Silently, Cassie climbs up on a convenience store shelf to peer at a murdered man lying below. Rob hooks his fingers through the loop of her jeans to keep her steady. Later, Cassie knows the beats of Rob’s interrogation strategy so well she can literally predict when the witness will break. These few minutes establish Rob and Cassie’s dynamic as an enviable cocoon of support and mutual understanding.
Dublin Murders, based on the first two novels in Tana French’s excellent Dublin Murder Squad series, is as much about Cassie and Rob’s relationship as it is about the haunting crimes they’re investigating.
How do we characterize such a relationship? Cassie and Rob’s bond is more profound than work husband and wife, and too charged with tension to be a typical friendship. Most simply, their bond is a refuge of goodwill in a grueling, day-to-day schedule dealing with the worst of humanity’s capabilities.
“Cassie is the best relationship Rob has in his life,” actor Killian Scott tells Refinery29. “He a relationship with a mother that is appallingly challenging, and an unhealthy relationship with his landlord. Cassie is his only healthy relationship.”
Rob, the narrator of In the Woods, knows this kind of bond is rare into adulthood, when people tend to couple off. He spends pages trying to capture their friendship for the pitiful rest of us, who haven’t experienced such harmony.
“How can I ever make you understand Cassie and me? I would have to take you there, walk you down every path of our secret shared geography. The truism says it’s against all odds for a straight man and woman to be real friends, platonic friends; we rolled thirteen, threw down five aces and ran away giggling,” Rob says, proceeding to give a snippet of their pranks, bringing a streak of adolescent mischief into a cold, adult workplace. Like teenagers, there’s them, and then there’s everyone else.
Essentially, Cassie and Rob are perfect together. So why aren’t they together? Well, probably because they shouldn’t be — even if you wish otherwise.
“They’re totally meant to be together,” Scott told Refinery29 over the phone. “You want them to be together. But they are each other’s most toxic element. They would cause mutual destruction.”
Greene summarized their relationship best in an interview on BBC Breakfast: Rob and Cassie are the keepers of each others’ (potentially explosive) secrets. Their lives are in the others’ hands. So are their reputations.
Like countless crime duos have done before them, Cassie and Rob are constantly brushing up on the border of the romantic. Mulder and Scully of the X-Files had enough chemistry to fuel countless Tumblr tribute accounts. Even some Broadchurch viewers (okay, me) hoped the ever-cross Alec Hardy (David Tennant) would be softened by Ellie Miller (Olivia Colman), and they would run away together after dealing with the fallout of seaside crimes.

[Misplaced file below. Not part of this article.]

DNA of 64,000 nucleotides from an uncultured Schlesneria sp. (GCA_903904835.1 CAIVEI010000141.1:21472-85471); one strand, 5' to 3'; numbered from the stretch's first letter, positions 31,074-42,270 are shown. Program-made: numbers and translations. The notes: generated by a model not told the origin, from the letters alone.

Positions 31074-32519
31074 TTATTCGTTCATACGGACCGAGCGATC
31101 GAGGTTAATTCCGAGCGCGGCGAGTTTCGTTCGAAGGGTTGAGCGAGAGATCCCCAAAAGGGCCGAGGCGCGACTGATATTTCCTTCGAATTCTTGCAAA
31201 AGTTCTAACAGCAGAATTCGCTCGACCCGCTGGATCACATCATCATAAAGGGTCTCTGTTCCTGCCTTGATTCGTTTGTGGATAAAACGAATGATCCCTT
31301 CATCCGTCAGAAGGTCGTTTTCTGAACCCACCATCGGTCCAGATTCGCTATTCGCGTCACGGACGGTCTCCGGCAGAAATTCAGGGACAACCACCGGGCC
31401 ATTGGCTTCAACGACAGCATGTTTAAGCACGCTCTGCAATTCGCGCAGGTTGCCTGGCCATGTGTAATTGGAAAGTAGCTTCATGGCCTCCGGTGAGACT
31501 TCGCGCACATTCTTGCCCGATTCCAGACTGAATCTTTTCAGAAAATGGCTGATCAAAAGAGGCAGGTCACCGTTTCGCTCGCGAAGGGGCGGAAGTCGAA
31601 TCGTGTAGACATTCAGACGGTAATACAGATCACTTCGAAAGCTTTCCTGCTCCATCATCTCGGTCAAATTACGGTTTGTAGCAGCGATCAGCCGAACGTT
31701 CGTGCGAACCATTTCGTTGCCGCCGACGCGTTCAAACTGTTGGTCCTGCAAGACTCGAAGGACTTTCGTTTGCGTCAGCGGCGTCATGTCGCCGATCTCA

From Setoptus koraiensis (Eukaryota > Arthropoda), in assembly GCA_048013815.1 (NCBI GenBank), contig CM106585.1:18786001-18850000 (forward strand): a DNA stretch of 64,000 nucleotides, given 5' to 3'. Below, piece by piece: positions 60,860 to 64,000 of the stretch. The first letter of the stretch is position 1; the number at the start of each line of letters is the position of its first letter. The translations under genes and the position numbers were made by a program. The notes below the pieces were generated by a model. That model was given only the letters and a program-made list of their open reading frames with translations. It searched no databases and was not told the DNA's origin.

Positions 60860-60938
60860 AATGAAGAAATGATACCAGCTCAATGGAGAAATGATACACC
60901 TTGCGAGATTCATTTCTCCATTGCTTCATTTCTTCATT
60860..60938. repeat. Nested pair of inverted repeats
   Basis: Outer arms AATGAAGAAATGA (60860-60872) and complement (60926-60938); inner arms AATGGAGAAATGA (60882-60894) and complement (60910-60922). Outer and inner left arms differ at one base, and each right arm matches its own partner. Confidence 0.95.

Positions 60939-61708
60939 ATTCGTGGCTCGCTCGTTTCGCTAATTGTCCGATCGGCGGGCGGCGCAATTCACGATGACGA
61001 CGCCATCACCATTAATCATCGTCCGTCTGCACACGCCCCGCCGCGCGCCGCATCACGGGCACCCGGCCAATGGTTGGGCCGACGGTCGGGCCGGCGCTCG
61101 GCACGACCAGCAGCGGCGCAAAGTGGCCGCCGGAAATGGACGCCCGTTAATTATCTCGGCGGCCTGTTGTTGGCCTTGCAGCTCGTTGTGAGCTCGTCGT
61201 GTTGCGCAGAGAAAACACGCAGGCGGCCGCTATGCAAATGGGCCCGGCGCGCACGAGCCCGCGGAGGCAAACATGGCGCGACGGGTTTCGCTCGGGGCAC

The impulse to automatically “ship” Rob and Cassie, however, is the result of a failure of vocabulary. We have no conventional label for a bond like theirs. Rob knows this — so in French’s In the Woods, he tries to define their unique relationship by comparing it to a more universal understanding of intimacy.
“Think of the first time you slept with someone or the first time you fell in love; that blinding explosion that left you cracking to the fingertips with electricity, initiated and transformed. I tell you that was nothing, nothing at all, besides the power of putting your lives, simply and daily, into each other's hands,” Rob says.
Cassie and Rob’s relationship is one of a kind — which means they have a lot to lose, should it go awry.
Considering it would jeopardize their idyllic working relationship, Casob/Rassie/[or insert designated couple name here] is an objectively bad idea. But even if Cassie and Rob are “drawn to each other for all the wrong reasons,” as Green tells Refinery29, she thinks audience members still can root for them. In a dark, thoughtful show that leaves much up to interpretation, Cassie and Rob’s relationship is just another thing for viewers to decide on themselves.
“If they’re rooting for them to get together — shipping them, is that what it’s called? That’s up to them,” Green says, laughing. She gets it.